Hairdressing Icon Vidal Sassoon dies aged 84 in Los Angeles
One of the more famous photos of Vidal Sassoon, taken on London’s Millennium Bridge, a footbridge across the Thames, nicknamed the ‘Wiggly Wobbly Bridge’ due to the way it moves as you walk over it.
Hairdressing and fashion icon Vidal Sassoon passed away at his home in Mulholland Drive, Los Angeles on the 9th of May. The 84-year-old had been battling leukaemia for some time and died with his wife and family by his side.
A true rags-to-riches story from his early days in an orphanage in the East End, to his time as a soldier in Israel, his beginnings on Bond Street in 1954, and ultimately international success.
Spurred on by his mother’s dream that her son would find success as a hairdresser, Sassoon trained under Raymond Bessone, in his salon in Mayfair. Sassoon later stated that "he really taught me how to cut hair...I’d never have achieved what I have without him.”
"I made up mind, if I was going to be in hairdressing, I wanted to change things. I wanted to eliminate the superfluous and get down to the basic angles of cut and shape.” Vidal once said. He revolutionised
hairdressing by steering women towards ‘wash and wear’ looks. In the ‘60s, he re-worked the classic bob with angular cuts on a horizontal plane and created the revolutionary five-point cut.
Working with fashion designer Mary Quant, Sassoon helped spark the ‘60s Carnaby Street style of short hair, white lipstick, strong eye make-up and mini skirts. His tag line, "if you don’t look good we don’t look good” became a defining moment.
After building a global enterprise of salons, academies and styling products, Sassoon sold the rights to his name in 1983, which was later acquired by Proctor and Gamble in 1985.
After selling his company, he then worked towards philanthropic causes such as the Boys Clubs of America and the Performing Arts Council of the Music Centre of Los Angeles via his Vidal Sassoon Foundation.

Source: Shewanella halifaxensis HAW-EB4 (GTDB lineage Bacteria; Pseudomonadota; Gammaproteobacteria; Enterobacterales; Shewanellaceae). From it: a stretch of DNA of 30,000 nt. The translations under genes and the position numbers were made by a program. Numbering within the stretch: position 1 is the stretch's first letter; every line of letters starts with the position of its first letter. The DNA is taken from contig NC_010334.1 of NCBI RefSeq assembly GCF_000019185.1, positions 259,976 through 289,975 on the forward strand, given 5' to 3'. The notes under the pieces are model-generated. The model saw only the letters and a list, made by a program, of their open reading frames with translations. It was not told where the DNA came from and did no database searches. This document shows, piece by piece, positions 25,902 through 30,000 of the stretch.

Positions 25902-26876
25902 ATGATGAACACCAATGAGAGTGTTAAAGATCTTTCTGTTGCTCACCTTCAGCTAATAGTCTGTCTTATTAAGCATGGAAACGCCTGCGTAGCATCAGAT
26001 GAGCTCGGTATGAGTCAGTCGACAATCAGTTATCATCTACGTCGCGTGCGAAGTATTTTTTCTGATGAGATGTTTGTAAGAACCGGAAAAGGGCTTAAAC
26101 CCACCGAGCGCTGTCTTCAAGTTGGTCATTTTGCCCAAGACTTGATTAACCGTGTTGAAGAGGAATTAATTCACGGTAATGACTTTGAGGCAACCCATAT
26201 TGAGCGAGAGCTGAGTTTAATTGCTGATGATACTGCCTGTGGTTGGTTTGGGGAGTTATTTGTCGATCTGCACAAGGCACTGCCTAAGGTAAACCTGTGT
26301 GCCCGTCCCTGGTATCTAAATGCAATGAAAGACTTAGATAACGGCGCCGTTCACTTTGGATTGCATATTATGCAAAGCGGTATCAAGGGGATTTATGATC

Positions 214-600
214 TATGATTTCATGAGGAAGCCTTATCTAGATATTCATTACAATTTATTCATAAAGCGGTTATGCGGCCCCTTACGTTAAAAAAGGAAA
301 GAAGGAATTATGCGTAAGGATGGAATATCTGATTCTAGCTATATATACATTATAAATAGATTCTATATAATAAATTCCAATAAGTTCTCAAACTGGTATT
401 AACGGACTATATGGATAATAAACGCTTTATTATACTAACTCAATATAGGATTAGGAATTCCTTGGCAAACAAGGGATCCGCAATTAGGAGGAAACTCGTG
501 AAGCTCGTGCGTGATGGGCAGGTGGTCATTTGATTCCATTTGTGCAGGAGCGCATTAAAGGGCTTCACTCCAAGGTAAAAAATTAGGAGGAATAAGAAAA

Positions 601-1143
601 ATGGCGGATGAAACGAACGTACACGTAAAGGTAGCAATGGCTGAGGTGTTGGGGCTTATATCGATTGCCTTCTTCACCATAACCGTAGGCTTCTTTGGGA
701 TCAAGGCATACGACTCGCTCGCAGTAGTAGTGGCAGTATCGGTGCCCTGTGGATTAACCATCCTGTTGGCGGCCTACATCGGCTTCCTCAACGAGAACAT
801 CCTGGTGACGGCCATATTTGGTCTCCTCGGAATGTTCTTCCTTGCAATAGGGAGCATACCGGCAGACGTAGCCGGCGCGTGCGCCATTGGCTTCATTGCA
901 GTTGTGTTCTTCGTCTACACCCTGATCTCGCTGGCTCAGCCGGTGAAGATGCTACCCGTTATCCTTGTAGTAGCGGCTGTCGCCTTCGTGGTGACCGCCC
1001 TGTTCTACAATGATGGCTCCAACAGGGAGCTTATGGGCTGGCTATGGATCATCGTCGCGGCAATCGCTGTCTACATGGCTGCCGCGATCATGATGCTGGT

In 2003 he sued P&G for breach of contract for apparently neglecting the marketing of his brand name in favour of the company’s other hair product lines such as Pantene. The two parties settled out of court.
Sassoon was a lifelong fan of Chelsea Premier League club and in 2009 was honoured by the Queen and named a Commander of the Order of the British Empire. In 2010 he worked with Bumble and Bumble founder Michael Gordon to launch a documentary on his life, Vidal Sassoon: The Movie, bringing his story to a whole new audience.
Neil Cornelius, said his death was the loss of a hairdressing legend. "It is very, sad because I grew up in the East End like Vidal and from the age of eleven I wanted to be a hairdresser like Vidal. I remember the first time I met him. I have washed the hair of Princess Diana, I have met Nelson Mandela, but meeting Vidal Sassoon topped all of those.”
Lee Stafford said that "Sassoon revolutionised the way everybody wears their hair today, he also made British hairdressing the best in the world, he was my hero.” Tabatha Coffey wrote on Twitter that "my great day turned into a devastating day. RIP Vidal Sassoon thank you for all you have done for our industry and for me.”
Vidal Sassoon was more than just a hairdresser – he was a rock star, an artist, a craftsman who ‘changed the world with a pair of scissors’. Revolutionising the art of hairstyling, leaving his mark by changing the way that women look and cut their hair today. This extraordinary man was not only one of the great innovators of our time, but a cultural life force whose influence far outreaches the industry he changed forever.